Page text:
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10 to Twins

By Jessica T

About this blog: I'm a late thirties mother of a ten-year-old and infant twins. My family moved to Menlo Park 6 years ago from Virginia - where I grew up, went to college, got married, had my first born, and got an MBA (in that order). I'm a manag...  (More)

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Finding mentors in would-be bosses

Uploaded: Apr 13, 2014
Mentorship is a hot topic in the business world, in part because experts can't seem to agree on the best way to create a mentor relationship. In Lean In, Sheryl Sandberg asserts that one of the worst ways people go about it is by asking, "Will you be my mentor?" I have to agree with her. If someone approached me with a question like that, I wouldn't know how to answer. What exactly would I be signing on for?

Most of my mentor relationships have developed organically, and they tend to consist of one part friendship and one part coaching. A good mentor-mentee cocktail has several ingredients:

1) Chemistry - if you have no interest in talking to your mentor/mentee for an hour's time, a mentoring relationship will never work.

2) Trust - mentees share with mentors their struggles and the career development decisions they are pondering. In return, a mentor may share personal experiences to shed light on lessons learned or factors to consider. If either person has doubts about this information remaining confidential, the relationship will be short-lived.

3) Common Interests - if you have similar passions outside of work, you will have points of entry for conversations and ultimately more to talk about.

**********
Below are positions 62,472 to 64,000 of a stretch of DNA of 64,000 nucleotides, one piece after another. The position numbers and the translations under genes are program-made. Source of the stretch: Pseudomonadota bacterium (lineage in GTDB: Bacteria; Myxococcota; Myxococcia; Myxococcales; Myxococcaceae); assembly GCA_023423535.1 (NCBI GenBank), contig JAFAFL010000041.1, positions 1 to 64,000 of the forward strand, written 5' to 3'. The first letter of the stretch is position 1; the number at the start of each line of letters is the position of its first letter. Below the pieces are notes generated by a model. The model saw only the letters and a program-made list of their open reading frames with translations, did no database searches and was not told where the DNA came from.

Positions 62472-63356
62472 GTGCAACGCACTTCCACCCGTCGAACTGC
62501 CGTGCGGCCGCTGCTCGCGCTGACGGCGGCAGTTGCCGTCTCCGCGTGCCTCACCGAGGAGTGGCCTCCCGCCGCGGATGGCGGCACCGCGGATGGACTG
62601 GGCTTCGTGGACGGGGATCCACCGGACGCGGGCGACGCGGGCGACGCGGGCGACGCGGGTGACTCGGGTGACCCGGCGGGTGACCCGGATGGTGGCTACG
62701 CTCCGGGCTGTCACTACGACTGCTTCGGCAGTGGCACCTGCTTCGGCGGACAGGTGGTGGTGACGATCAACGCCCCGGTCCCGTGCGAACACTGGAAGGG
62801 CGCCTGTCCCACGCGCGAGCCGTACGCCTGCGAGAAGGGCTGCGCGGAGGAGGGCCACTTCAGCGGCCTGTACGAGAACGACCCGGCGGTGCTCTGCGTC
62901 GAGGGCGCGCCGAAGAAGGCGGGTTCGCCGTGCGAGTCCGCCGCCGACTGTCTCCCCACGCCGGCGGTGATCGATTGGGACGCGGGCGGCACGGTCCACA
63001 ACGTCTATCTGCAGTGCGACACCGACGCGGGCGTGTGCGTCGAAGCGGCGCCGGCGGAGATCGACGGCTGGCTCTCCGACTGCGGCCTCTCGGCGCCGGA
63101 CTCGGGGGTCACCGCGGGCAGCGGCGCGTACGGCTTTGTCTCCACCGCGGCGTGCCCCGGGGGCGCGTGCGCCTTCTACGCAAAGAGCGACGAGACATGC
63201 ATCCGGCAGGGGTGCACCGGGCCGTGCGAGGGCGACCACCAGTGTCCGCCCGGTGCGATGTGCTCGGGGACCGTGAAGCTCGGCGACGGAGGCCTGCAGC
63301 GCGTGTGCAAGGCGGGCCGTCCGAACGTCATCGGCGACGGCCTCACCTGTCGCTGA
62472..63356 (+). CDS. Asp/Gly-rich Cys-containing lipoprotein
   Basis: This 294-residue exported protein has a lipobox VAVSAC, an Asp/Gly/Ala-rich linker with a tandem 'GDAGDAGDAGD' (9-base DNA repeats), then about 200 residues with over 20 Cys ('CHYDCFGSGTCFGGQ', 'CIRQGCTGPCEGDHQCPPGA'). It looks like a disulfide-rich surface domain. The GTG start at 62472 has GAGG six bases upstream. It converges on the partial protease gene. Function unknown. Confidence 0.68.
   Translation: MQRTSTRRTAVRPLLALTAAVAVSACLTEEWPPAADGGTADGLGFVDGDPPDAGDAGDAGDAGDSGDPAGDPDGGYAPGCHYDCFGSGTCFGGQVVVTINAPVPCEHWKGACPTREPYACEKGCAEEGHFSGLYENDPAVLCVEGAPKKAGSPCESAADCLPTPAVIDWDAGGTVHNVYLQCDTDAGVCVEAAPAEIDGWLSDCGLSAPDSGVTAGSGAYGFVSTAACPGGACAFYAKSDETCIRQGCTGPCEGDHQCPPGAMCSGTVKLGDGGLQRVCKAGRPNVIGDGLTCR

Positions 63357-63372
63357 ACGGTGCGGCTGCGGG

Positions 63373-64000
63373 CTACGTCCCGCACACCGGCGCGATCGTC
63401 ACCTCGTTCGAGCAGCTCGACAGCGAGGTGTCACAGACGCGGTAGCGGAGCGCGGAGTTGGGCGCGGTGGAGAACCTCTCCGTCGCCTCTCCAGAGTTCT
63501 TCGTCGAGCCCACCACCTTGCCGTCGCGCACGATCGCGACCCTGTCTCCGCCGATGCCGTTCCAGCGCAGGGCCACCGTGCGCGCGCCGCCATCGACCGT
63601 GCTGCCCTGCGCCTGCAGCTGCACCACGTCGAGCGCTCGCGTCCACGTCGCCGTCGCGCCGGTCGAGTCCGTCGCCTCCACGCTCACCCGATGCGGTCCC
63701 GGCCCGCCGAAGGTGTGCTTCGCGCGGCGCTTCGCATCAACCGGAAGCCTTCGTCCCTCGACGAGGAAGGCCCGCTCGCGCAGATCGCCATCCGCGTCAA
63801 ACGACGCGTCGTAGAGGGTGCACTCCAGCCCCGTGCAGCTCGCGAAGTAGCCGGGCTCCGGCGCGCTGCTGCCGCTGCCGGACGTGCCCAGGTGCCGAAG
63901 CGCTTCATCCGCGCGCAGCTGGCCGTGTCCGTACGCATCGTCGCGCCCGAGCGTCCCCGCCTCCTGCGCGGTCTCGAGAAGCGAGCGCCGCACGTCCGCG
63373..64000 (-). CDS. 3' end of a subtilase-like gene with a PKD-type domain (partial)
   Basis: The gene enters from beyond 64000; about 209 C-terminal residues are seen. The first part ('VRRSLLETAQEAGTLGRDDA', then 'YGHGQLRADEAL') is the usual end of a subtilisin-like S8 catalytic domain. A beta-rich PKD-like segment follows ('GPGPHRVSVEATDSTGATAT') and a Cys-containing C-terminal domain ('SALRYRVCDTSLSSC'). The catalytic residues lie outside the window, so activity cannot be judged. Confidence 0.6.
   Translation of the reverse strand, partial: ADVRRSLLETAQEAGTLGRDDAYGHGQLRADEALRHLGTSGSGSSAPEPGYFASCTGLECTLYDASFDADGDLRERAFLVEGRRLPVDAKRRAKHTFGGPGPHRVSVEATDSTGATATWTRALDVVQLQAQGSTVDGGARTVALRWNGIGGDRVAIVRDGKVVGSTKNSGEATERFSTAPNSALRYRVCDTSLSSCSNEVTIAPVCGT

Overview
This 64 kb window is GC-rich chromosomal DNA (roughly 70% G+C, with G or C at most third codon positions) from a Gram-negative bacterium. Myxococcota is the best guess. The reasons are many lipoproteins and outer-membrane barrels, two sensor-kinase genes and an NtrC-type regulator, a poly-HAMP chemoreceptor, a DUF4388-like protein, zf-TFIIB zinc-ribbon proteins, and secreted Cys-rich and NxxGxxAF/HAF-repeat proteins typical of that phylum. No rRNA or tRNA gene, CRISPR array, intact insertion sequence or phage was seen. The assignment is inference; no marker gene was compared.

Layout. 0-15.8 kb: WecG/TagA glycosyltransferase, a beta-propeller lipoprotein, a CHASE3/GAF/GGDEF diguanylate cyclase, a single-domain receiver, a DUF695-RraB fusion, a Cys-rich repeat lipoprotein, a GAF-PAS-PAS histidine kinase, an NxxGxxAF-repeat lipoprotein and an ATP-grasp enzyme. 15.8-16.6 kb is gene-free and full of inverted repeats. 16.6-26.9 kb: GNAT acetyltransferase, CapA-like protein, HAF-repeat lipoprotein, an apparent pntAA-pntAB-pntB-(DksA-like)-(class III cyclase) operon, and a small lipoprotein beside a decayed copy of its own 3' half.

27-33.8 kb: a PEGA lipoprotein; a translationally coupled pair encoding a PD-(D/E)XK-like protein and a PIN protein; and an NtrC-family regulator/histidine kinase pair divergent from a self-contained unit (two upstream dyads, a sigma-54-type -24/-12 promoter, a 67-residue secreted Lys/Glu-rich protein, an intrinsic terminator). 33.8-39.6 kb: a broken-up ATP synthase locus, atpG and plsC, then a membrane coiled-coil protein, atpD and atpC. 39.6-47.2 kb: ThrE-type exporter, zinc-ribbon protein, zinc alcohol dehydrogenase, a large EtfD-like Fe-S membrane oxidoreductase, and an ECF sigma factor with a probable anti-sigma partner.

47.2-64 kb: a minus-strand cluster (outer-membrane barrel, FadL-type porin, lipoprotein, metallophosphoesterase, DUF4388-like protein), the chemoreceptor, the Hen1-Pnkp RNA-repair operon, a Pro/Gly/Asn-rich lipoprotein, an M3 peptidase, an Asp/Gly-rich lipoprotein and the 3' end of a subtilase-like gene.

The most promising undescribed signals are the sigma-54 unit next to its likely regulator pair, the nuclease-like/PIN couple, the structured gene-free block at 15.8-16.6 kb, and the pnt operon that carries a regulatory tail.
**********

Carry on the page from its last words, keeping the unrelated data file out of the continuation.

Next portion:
4) Reciprocation - my mentors ask me for just as much as I ask them. This is the cost of doing business. If I can't commit to something, I'm honest. On the other hand, I want them to be comfortable asking me for favors, and I will usually bend over backwards to please them.

One particularly fertile source of mentors for me has been the pool of would-be bosses. These are people who at some point I might have worked for. We hit it off, but for whatever reason I didn't end up working for them, and we've been in touch ever since. In most cases, I'm grateful that I never worked for them, because I get to have their friendship and guidance without the anxiety of knowing that they are rating my professional performance.

When my family and I were getting ready to return home from our seven-month stint living in India, I interviewed with one of my would-be bosses. She was on maternity leave but was willing to meet with me over video conference. After our meeting, I cried. We had such a candid and intimate conversation. I knew I could learn a ton from her, but I also knew that the job wasn't a fit. Months later, I saw her in the gym locker room before work. We realized that we lived around the block from each other. A week later, we shared a glass of wine one night after work while her husband was travelling.

Today, she's a close friend and remains a mentor. We admitted to each other that we were glad I never worked for her - it's one of the reasons our friendship has blossomed and her advice has been as candid and valuable as it has. Now she comfortably approaches me for help with certain situations too, and I am happy to oblige.
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